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Although Sir Walter Ralegh’s poem “To His Son” is brief because it is a 14-line sonnet, the poem employs many common literary techniques, which enhance its effectiveness. Among these techniques are the following:
- Alliteration, as in “prosper up apace” (1), as well as in all the “th” sounds of line 1.
- Iambic pentameter meter, as in line 1, in which each even syllable is accented and each odd syllable is unaccented.
- Use of a pronounced caesura, or pause, in or near the middle of a line, as in lines 2, 3, 4, etc.
- Assonance, as in “day” and “place” in line 3.
- Effective emphasis on monosyllables, as in “the wood, the weed, the wag” of line 5, where the emphasis is created by the rhythm, the repetition of “the,” the alliteration of “w,” and the near-rhyme of “wood” and “weed.”
- Foreshadowing, as in the first half of line 5.
- Anaphora, or beginning successive lines with the same word, as in the repeated use of “The” in lines 6-8.
- Parallel sentence structure, as in the first halves of lines 6-8.
- Vivid imagery, as in the images that end lines 6 and 7.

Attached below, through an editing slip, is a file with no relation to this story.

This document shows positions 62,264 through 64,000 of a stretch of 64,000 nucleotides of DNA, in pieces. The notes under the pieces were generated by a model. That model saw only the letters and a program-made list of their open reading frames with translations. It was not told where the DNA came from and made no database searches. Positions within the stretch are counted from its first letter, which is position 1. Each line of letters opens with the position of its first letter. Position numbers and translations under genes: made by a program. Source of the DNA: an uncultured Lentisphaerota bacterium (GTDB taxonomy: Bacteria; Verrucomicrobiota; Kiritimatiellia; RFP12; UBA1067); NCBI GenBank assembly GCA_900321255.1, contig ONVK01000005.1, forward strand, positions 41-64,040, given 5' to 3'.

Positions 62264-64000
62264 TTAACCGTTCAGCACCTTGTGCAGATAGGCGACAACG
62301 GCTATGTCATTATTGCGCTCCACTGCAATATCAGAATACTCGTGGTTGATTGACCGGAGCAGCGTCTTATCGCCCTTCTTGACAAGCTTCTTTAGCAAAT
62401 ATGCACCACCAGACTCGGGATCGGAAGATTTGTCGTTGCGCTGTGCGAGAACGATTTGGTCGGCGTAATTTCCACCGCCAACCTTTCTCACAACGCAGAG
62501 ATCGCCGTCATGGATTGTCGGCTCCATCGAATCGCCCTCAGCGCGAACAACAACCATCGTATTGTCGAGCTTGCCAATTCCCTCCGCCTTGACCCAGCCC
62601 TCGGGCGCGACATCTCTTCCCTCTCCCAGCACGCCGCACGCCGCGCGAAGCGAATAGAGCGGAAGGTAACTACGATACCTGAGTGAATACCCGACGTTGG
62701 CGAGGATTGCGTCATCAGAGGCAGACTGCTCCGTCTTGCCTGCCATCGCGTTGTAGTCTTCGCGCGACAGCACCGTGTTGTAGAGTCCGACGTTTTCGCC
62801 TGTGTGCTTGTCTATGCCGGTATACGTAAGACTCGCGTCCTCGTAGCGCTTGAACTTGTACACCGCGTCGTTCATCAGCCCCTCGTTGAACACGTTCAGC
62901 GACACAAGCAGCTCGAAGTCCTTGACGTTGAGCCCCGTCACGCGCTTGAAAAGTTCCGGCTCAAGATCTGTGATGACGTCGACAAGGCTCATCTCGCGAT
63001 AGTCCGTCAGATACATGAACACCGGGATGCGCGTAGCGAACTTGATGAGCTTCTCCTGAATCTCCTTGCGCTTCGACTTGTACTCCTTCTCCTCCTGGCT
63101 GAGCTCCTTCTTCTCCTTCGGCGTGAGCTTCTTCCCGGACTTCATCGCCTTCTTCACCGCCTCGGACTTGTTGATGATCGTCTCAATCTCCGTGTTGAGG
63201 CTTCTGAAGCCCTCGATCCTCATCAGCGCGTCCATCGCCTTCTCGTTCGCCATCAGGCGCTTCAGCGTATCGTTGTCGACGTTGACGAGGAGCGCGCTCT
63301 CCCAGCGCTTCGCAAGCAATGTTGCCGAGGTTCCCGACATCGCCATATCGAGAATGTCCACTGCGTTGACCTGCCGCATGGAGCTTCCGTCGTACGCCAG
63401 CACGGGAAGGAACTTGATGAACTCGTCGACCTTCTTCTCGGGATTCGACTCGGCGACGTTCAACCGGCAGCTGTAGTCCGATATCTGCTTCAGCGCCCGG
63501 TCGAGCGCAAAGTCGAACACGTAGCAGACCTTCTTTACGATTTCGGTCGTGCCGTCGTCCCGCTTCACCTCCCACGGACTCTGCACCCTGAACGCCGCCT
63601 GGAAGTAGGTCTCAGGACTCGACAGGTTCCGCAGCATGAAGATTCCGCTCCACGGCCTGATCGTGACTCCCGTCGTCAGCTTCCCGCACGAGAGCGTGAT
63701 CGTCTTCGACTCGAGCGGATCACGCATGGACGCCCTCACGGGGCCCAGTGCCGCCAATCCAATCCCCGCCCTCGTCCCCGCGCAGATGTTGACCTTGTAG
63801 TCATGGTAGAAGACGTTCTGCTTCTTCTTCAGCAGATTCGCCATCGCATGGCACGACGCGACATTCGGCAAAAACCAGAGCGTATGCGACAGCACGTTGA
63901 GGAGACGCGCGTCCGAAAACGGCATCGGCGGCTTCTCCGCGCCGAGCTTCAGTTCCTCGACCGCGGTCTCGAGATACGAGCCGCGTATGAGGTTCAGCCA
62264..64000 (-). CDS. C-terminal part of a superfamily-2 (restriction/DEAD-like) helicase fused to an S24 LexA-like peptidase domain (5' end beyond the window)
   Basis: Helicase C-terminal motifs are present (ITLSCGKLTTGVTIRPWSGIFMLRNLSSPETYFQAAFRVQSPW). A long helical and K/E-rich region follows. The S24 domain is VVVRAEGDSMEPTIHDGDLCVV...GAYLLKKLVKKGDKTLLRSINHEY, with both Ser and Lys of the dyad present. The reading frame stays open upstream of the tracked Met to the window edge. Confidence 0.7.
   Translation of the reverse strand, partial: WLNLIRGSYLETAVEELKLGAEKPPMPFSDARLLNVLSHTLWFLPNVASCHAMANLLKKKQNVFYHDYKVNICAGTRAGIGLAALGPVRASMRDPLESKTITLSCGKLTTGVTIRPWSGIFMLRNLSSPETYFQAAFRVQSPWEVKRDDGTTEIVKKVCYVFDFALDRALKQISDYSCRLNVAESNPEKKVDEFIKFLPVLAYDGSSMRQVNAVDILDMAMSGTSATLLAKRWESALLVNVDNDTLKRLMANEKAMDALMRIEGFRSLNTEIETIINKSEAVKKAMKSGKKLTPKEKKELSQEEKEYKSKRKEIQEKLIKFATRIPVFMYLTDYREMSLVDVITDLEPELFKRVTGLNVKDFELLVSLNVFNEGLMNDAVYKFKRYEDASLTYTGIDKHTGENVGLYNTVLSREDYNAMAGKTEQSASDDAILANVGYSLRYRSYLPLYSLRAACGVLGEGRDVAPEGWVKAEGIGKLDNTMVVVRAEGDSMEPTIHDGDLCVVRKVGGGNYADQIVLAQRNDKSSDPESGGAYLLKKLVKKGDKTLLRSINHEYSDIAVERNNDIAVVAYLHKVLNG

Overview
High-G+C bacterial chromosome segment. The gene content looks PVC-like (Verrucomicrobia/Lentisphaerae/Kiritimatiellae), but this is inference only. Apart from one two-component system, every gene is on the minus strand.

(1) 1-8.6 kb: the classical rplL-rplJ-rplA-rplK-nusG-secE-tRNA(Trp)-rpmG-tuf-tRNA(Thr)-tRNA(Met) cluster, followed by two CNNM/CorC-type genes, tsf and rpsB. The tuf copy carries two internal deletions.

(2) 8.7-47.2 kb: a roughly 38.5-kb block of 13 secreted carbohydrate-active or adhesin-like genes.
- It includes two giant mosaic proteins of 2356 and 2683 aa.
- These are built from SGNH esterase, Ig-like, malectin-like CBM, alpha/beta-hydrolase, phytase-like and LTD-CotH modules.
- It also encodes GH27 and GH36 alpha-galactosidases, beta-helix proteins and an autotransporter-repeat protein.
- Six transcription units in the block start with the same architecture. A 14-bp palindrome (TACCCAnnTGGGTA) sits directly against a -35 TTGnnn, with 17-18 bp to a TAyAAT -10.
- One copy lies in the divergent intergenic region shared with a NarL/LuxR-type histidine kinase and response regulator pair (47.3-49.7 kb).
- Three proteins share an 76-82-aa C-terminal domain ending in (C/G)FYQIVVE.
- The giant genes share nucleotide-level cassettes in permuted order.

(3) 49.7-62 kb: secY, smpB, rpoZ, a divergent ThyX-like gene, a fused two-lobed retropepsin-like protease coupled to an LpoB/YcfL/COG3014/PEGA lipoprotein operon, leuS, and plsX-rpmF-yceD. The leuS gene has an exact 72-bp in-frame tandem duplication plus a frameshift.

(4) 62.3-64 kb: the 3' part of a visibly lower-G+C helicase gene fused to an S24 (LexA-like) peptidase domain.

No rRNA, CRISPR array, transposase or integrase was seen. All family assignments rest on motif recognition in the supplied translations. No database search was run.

- Direct address, as in the beginning of line 9.
- A significant shift or “turn” in line 9, after the octave (first eight-line passage) of the sonnet has ended and as the sestet (final six-line passage) begins.
- Trochaic substitution where an iamb is expected, as at the beginning of line 10. Where we are expecting an unaccented syllable followed by an accented syllable, Ralegh suddenly gives us instead the reverse of that pattern at the beginning of this line.
- Completion of a numerical pattern, as in the third of the threes discussed in line 8.
- Repetition of a numerical pattern, as in the third set of threes in line 10.
- Startling imagery, as in the conclusion of line 12:
It frets the halter, and it chokes the child.
- Enjambment, or the absence of punctuation at the end of a line so that the meaning flows smoothly from one line to the next, without interruption, as in the transition from line 13 to line 14.
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